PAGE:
These points fall within the control of the manager. However, if you are working for an organization where these are not being addressed then you have the ability to ask for these aspects to change, or change your situation. The key point is that no one has to accept the status quo in a situation. Whether you are a manager or an employee, we all can do more for others and for ourselves. Don’t wait for others to do it for you. Create your life.

kevind

2 Replies to “Meaning or Money Part II”

  1. I have a job that I hate. I hate it a lot, it’s repetitive, monotonous. It really is meaningless to do the same task over and over again. It doesn’t mean you can’t find some sort of happiness in the office though. There are other people there to socialise with, for instance. I don’t think any happiness lies with trying to create change with managers, not in my job at least.

    I find there are usually measures in place for making suggestions and changes, but most managers will not listen if it doesn’t suit them anyway. So where is the control then? The system is there in place and has been for years, it isn’t going to change an awful lot in terms of how employees are treated.

    “I feel that we need to acknowledge that business systems do not exist without the individuals that drive them.”

    I feel that many business minded people do not have this attitude, in fact far the opposite. They feel trapped by the common 9-5 working hours and belittle the people that are in that game by giving the message they’re better than that, when their businesses would not exist without those ‘little people.’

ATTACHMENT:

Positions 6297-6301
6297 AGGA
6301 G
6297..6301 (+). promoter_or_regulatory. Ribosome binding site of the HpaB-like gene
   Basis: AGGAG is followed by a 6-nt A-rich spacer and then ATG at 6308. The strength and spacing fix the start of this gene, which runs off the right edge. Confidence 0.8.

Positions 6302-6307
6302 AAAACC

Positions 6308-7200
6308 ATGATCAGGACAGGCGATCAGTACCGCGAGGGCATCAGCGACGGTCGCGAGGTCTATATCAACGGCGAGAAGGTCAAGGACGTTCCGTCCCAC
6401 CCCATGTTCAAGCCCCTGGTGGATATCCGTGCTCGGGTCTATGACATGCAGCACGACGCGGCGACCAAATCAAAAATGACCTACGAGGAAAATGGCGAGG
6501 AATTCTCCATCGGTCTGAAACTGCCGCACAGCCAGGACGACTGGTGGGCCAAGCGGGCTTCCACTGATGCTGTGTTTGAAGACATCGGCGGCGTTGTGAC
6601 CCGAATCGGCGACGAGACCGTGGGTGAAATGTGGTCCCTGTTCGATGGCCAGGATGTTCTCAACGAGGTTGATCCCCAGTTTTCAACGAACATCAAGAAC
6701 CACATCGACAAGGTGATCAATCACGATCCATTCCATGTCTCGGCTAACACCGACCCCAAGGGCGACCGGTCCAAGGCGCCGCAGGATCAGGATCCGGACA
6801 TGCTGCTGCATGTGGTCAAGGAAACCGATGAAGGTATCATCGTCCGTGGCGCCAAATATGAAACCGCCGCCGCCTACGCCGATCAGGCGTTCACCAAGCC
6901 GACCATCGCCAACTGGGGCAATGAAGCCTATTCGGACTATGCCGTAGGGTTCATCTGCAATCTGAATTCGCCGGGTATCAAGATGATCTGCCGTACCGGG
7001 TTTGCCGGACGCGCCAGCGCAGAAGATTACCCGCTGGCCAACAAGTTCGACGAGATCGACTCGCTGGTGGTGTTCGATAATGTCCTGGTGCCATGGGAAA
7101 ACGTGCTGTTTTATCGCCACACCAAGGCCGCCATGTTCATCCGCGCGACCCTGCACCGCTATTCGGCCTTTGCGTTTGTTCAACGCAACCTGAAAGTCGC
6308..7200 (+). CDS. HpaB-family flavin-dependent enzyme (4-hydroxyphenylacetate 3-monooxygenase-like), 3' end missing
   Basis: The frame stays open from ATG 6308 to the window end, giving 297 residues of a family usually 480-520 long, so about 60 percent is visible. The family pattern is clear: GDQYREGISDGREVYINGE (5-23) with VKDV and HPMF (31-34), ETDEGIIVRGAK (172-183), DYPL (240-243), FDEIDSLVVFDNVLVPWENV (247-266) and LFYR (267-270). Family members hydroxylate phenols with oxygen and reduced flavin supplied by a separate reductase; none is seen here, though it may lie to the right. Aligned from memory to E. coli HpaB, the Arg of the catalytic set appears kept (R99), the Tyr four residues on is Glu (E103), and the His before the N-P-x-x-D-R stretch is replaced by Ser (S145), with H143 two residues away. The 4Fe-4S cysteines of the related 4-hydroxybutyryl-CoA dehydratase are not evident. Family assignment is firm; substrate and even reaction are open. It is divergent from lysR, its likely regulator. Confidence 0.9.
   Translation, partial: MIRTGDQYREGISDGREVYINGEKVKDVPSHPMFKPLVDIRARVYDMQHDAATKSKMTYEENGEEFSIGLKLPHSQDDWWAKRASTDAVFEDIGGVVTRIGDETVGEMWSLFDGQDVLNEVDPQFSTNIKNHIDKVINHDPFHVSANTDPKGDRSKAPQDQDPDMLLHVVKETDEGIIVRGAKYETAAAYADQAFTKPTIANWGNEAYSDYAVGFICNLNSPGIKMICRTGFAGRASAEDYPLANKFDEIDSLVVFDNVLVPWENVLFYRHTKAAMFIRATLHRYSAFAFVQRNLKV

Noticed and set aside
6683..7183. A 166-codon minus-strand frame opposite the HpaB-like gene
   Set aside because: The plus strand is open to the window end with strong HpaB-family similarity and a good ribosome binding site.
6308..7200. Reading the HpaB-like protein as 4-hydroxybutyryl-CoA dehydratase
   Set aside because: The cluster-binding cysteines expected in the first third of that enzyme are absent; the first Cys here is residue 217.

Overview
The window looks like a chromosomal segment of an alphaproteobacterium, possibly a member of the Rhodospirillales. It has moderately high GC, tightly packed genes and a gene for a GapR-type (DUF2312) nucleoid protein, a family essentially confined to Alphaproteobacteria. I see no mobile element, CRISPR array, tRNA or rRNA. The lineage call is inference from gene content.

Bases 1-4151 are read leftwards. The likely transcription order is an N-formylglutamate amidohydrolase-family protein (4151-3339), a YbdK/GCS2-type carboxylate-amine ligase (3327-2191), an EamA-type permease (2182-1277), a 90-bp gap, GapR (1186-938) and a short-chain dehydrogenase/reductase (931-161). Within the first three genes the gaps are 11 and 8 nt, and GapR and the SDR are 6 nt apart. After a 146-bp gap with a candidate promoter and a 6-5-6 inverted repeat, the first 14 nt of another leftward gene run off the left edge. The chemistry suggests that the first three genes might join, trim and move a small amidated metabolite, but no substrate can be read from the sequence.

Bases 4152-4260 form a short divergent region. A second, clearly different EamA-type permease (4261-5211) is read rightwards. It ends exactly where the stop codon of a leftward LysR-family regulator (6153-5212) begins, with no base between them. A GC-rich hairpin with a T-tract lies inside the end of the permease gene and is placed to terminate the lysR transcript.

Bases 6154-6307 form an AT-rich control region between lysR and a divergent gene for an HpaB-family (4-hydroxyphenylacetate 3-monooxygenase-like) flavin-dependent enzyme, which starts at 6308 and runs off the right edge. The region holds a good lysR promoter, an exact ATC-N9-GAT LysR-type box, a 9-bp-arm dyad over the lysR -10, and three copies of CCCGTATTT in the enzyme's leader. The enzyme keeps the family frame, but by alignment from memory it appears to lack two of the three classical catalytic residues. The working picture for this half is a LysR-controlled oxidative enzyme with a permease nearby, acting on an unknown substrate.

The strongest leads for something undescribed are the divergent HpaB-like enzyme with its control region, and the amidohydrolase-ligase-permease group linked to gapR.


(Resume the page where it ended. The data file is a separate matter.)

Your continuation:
As for acknowledgement, ownership and contribution, it isn’t for everyone. When you do such a tedious job as I do, I know I for one want to forget about it as soon as I can. It doesn’t really make me feel good to know I’ve done a great job for some company that is doing me over. There are too many variables though. You citing one study or me complaining about my own experience isn’t really saying much.

    I feel I’m pretty stuck in my situation right now, so the only thing I can do is accept that and change my perspective. I’ve come across several people now who are more business minded, and I’ve sometimes wondered how I could one day start something. Of course, I have no clue where I would start and that is the major thing that stops me – I don’t even know where to find out how to do anything. Certainly can’t ever learn anything from others that have done so, they’re far too busy.

    But what would put me off going into that world most is that their motivation never seems to be about making things better, rather more for the amount of cash they will be rolling in. When that is the final goal they will shun anyone around them that doesn’t fit into their plans/isn’t a potential customer to continue working for it. Are they really that happy?

    Anyway, discovered your blog here after seeing a comment about mappiness on twitter. Interesting articles, even if I take a critical stance on anything like this.

  2. Hi Rob
    Thanks for your comments. I understand your frustration and my suggestion is to start to give thought and intention to move to something that is more meaningful to you. This may require you building up some new skills. This process on it’s own sometimes helps to shift us into a new space and changes our feelings in our current position, often making it more bearable to endure the current position due to the knowledge that you are making progress to change.

    I hope you succeed in finding a career that is more meaningful to you.

    regards
    Kevin